Maintained by the National Library of Medicine (NLM) at the National Institutes Of Health (NIH), the clinicaltrials.gov website provides the public with access to information on publicly and privately funded clinical research studies. Federal law, some journal publication standards, and some funders require registration of clinical trials and even some clinical studies on clinicaltrials.gov.
Why register with clinicaltrials.gov?
Besides avoiding the potential loss of NIH funding, federally imposed penalties of $12,103 per day, and inability to publish, investigator compliance with clinicaltrials.gov promotes research transparency and scientific integrity. By posting results from all trials, not just published findings, investigators provide guidance for future research and augment the existing evidence base.
Do I need to register my study?
If the study involves human participants prospectively assigned to one or more interventions to evaluate the effects of those interventions on health-related biomedical or behavioral outcomes AND was initiated or completed on or after January 18, 2017, you likely will have to register.
If you want to publish the research in a medical journal, you will likely have to register
The International Committee of Medical Journal Editors (ICMJE) sets the publishing guidelines for most medical journals and requires studies to be registered with clinicaltrials.gov PRIOR to enrolling subjects.
If you are unsure about registration, please contact Greg Kelley
I will have to register the study, what is the next step?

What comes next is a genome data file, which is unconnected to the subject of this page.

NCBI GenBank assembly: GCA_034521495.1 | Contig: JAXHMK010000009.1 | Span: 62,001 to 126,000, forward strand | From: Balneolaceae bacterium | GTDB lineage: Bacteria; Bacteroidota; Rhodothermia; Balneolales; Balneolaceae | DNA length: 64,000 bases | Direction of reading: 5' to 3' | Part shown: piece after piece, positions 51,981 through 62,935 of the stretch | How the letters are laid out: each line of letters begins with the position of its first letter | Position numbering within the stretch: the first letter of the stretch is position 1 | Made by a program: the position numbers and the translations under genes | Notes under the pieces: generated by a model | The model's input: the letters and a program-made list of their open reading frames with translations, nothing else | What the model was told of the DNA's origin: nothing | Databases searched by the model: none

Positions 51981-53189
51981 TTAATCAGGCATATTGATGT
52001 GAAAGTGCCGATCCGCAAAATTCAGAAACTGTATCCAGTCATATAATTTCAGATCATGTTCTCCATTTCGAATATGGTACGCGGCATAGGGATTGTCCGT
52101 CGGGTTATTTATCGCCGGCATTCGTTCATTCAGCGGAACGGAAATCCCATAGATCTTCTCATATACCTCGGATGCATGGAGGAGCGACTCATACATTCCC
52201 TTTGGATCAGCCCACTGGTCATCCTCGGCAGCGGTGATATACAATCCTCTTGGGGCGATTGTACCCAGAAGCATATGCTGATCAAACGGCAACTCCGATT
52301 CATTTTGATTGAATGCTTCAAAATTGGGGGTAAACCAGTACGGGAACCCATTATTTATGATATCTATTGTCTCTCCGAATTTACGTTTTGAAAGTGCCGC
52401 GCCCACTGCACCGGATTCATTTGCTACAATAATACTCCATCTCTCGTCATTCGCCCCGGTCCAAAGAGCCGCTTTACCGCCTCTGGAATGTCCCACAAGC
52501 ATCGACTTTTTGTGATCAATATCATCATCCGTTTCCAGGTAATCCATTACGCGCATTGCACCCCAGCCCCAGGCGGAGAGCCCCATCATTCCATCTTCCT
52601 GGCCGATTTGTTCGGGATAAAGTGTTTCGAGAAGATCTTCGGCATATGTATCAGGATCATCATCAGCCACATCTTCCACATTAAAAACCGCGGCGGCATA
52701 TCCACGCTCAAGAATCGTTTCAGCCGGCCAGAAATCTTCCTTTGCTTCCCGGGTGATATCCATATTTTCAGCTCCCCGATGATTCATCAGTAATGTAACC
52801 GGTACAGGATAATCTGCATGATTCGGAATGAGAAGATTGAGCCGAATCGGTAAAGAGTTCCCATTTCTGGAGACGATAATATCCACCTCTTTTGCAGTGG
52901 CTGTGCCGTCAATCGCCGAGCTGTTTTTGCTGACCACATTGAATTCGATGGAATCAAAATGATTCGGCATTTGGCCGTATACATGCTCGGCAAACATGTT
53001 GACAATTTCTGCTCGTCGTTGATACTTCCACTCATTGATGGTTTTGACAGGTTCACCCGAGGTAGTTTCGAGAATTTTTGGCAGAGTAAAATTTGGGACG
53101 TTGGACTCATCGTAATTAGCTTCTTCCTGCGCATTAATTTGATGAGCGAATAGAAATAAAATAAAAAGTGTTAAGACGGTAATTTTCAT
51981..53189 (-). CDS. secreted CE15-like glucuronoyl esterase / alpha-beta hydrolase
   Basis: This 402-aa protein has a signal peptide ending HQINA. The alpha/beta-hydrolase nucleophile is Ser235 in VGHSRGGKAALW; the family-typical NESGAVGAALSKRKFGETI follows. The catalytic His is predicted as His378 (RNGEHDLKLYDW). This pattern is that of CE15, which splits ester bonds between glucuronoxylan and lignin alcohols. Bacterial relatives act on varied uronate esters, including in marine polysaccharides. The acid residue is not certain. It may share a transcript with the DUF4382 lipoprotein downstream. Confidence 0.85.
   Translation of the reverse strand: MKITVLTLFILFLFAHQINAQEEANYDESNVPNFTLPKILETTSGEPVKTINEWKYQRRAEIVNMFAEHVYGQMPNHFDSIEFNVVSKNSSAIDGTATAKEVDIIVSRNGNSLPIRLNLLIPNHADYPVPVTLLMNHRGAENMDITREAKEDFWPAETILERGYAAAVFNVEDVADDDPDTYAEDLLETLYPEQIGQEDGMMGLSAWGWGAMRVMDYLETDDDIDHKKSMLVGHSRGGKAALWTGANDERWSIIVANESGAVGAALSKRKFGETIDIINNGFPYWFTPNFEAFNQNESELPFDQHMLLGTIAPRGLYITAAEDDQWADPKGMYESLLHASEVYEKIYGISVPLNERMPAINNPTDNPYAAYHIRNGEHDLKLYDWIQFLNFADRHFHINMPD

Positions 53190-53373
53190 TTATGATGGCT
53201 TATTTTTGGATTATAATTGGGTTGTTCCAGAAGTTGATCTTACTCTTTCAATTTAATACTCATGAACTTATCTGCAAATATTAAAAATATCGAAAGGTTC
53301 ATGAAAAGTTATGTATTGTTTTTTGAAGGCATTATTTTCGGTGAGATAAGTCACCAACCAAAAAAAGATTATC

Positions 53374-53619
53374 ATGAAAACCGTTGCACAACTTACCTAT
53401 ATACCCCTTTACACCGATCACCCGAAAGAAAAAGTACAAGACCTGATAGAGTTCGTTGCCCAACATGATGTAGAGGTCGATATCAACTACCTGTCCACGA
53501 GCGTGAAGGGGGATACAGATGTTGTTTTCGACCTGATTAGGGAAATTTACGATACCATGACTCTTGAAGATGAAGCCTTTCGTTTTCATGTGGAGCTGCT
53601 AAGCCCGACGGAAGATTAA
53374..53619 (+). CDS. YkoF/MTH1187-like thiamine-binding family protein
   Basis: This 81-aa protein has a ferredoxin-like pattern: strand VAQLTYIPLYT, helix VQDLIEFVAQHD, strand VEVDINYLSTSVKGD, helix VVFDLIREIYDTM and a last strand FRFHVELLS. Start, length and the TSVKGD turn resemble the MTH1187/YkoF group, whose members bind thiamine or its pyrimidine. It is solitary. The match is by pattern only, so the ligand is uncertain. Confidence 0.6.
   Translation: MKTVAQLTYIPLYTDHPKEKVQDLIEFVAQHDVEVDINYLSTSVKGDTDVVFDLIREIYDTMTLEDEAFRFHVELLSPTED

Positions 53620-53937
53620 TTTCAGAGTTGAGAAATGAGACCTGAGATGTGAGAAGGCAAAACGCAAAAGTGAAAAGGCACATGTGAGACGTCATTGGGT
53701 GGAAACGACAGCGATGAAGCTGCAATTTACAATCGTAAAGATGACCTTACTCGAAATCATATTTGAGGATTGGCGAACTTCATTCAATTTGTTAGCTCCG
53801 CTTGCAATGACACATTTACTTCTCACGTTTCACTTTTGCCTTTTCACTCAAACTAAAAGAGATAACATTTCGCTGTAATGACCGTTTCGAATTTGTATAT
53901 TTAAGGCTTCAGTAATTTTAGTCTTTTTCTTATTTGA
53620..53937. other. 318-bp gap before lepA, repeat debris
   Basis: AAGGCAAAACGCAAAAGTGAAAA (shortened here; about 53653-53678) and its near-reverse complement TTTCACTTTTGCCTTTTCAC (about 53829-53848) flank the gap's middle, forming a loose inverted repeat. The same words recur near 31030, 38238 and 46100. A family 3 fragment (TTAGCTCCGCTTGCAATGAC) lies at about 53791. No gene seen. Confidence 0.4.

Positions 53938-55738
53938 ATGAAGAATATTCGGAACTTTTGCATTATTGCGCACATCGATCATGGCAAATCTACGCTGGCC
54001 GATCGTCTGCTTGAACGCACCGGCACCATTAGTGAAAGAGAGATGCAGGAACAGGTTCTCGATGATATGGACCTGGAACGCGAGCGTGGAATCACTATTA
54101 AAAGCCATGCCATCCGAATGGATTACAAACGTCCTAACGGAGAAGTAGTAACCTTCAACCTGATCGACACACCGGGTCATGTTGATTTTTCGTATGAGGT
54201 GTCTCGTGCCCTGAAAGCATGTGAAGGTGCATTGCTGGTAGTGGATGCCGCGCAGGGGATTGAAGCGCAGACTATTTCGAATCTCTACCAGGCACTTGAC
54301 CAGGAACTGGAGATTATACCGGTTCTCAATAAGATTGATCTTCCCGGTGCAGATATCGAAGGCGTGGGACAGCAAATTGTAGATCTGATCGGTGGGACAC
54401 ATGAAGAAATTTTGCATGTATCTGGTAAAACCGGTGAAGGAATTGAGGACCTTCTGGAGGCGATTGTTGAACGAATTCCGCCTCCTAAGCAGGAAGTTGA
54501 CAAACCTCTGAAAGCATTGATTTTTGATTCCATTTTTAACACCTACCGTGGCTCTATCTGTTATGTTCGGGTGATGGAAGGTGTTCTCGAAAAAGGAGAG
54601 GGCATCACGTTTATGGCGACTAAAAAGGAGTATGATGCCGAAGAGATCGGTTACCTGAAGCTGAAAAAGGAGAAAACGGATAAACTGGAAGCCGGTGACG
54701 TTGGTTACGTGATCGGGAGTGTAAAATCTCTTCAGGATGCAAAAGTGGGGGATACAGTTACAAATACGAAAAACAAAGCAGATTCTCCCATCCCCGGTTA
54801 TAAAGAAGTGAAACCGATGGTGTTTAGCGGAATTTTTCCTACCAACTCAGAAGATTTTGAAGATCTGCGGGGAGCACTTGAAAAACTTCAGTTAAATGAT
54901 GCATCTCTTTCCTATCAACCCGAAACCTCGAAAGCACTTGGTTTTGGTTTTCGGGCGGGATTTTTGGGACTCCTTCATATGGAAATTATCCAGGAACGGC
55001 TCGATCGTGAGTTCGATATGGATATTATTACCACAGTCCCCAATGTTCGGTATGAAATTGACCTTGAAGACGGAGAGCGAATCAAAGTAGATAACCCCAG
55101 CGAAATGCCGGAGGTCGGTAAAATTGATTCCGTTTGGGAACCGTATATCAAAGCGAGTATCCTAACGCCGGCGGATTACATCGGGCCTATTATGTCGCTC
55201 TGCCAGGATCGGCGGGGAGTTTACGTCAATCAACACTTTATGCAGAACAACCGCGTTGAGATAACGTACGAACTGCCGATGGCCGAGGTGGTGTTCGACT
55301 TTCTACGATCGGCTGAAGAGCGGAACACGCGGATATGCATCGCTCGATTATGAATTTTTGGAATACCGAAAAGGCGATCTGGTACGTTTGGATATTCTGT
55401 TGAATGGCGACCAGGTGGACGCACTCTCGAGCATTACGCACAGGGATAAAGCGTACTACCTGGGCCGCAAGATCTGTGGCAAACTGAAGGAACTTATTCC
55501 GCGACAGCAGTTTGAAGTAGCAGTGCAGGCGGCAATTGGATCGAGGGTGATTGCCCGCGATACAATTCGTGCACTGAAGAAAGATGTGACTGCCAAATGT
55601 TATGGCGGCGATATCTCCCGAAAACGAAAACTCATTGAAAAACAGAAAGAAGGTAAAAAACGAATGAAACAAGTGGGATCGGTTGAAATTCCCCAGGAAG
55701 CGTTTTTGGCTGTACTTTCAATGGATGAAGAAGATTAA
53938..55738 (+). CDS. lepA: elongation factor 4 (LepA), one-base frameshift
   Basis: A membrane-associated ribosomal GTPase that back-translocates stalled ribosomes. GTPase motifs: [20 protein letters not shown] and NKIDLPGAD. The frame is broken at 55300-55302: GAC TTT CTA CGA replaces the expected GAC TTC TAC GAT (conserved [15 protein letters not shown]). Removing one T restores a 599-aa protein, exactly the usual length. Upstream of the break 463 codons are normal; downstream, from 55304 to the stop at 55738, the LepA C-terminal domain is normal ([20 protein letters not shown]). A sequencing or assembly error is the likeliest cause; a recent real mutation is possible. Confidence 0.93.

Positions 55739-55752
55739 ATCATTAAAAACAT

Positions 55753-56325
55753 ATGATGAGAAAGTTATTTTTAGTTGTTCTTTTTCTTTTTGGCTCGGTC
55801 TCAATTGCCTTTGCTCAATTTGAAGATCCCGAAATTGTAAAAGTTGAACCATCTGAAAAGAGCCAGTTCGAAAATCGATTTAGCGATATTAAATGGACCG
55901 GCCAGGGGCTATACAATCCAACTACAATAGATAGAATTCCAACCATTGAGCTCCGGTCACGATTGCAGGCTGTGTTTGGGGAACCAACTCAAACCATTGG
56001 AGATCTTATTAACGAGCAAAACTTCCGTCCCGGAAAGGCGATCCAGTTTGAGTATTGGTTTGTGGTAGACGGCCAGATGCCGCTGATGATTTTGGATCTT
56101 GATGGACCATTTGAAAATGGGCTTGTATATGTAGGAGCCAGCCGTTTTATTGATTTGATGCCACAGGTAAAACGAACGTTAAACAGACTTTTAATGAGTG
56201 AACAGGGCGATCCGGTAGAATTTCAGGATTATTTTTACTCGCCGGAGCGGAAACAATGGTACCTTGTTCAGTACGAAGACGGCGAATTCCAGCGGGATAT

The CTU is here to assist all Tulane University School of Medicine investigators navigating the registration and results reporting process. Click here for an overview guide on working with clinicaltrials.gov.
The first step in registering your study is to apply for a Protocol Registration System (PRS) account on clinicaltrials.gov. Click here for directions on how to create a PRS account.
I now have a PRS account and am ready to register the study.
Excellent! Click here for directions on the registration process.
I am currently registered with clinicaltrials.gov, what is the next step?
Here’s a quick overview on how to keep your study registration up-to-date:
When do I report results?
Do I need to post an informed consent form?
If the clinical trial began or ended on or after January 21, 2019, then read below.
How can the CTU assist me?
Support for Tulane University School of Medicine investigators is provided free of charge through the Clinical Translational Unit (CTU)
Please direct all clinicaltrials.gov questions to: